Every year, a magical event happens here in little ol’ Omaha: the Great Plains Theater Conference. At the end of May, theater artists from all over the world work together to share in their love of their craft and support playwrights. There are workshops, design displays, free plays, free food and a lot of nerding out about theater.
The conference itself is only a week, but the work leading up to it is in process all year. Case in point is the focus of this post: Ellen Struve’s “Epic.” It is one of the top notch pieces of theater you can go see this week. Epic weaves together the stories of contemporary South Omaha Mayan and artist communities, and includes the ancient Mayan stories of the Popol Vuh. The script is in three languages: English, Spanish and a Mayan dialect called Q’anjob’al.
The script was written with material gathered from an interview technique called Story Circles, used by the Cornerstone Theater Company. The Cornerstone method is a community-centered one where you not only focus on the authentic voices of people from a given community, but those very people are part of every step of the production. It’s an inclusive, and honestly way more fun, approach to theater-making. Haley has been trained in the method, and we are using it as part of some of our projects at Anastasis.
You can imagine we were thrilled when the director of the production, and Cornerstone vet, Michael John Garcés, asked us to assist in directing “Epic”. With the play being in three languages, and the actors coming from varying levels of experience in traditional western theater, it was decided that a little extra rehearsal time might be helpful for all involved. So we got to cast the production in March and host rehearsals in April. There are no words for how heart-warming, fun and humbling this process has been for us.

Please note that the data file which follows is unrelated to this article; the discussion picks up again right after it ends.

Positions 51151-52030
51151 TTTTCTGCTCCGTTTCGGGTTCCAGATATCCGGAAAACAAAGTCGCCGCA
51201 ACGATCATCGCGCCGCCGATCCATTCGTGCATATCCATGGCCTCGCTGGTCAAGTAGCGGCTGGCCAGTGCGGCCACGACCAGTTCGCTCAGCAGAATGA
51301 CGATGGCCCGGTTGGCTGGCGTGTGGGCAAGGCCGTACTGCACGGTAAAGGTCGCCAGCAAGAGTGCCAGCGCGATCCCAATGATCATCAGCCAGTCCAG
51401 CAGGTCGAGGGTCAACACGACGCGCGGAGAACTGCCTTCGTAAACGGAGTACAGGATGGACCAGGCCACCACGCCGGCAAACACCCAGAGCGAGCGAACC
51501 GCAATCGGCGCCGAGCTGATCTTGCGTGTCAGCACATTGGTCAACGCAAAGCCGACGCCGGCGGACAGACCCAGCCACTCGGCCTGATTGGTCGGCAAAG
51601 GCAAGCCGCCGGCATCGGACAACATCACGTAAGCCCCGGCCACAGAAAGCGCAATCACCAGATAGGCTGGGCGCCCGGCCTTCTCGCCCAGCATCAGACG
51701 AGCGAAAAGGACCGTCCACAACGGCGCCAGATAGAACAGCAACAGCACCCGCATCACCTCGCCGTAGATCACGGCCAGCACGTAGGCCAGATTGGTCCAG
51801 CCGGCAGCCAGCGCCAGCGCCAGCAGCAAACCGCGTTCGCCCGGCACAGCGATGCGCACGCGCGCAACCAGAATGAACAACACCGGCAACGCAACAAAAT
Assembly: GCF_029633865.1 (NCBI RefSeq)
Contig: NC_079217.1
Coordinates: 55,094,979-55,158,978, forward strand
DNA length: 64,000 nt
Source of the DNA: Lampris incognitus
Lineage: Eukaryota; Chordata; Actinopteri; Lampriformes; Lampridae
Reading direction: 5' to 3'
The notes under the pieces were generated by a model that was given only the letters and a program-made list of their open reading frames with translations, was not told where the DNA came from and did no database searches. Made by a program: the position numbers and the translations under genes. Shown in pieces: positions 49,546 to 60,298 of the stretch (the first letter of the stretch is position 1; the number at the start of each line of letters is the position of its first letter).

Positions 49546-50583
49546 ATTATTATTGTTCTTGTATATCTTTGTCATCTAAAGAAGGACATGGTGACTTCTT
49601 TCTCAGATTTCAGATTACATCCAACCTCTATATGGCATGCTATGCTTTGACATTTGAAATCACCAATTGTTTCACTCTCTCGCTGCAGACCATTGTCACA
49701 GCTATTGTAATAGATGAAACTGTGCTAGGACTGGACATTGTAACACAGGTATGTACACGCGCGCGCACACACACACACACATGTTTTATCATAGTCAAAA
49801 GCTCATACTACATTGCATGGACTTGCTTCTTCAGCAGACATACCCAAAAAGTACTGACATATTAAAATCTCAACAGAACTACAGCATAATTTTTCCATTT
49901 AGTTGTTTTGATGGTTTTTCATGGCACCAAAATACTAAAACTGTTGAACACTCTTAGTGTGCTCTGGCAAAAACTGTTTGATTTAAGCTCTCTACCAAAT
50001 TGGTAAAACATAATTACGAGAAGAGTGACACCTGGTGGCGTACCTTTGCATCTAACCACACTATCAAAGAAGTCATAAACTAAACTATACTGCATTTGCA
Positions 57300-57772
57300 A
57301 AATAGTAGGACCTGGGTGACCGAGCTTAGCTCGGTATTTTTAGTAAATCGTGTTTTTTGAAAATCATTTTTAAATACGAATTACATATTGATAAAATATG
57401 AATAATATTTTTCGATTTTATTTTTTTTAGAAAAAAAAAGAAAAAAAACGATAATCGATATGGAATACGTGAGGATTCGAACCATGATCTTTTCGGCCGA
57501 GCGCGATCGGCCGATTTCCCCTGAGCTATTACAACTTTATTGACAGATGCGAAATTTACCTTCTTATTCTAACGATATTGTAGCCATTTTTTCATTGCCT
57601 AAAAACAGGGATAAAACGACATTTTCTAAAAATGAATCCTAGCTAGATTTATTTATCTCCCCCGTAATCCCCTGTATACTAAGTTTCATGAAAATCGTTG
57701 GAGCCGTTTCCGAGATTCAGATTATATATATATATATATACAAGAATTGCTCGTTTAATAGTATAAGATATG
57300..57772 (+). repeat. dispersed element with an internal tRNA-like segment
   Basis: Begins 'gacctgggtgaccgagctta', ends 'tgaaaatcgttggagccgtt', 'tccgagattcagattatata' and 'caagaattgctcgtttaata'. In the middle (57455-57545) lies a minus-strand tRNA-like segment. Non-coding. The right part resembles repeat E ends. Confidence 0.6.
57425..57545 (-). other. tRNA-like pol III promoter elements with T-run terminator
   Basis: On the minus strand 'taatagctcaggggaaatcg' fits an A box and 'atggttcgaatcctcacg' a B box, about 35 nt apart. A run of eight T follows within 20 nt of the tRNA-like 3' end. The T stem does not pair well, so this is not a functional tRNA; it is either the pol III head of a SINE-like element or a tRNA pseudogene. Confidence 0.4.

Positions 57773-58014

The cast is not only talented, but hard-working and, most importantly, so kind. We all came to the table with different levels of speaking abilities in each other’s languages, yet nobody missed a beat in helping each other understand the script and one another. Everyone is working on a million different projects, taking care of families and doing incredibly important work in the community, and still we all came together to be part of a different kind of important work. The crew is making technical magic happen with puppets, light and sound as we speak.
This show is the product of so many wonderful people combining their time and talent. If you get a chance, give yourself a treat and go see this play.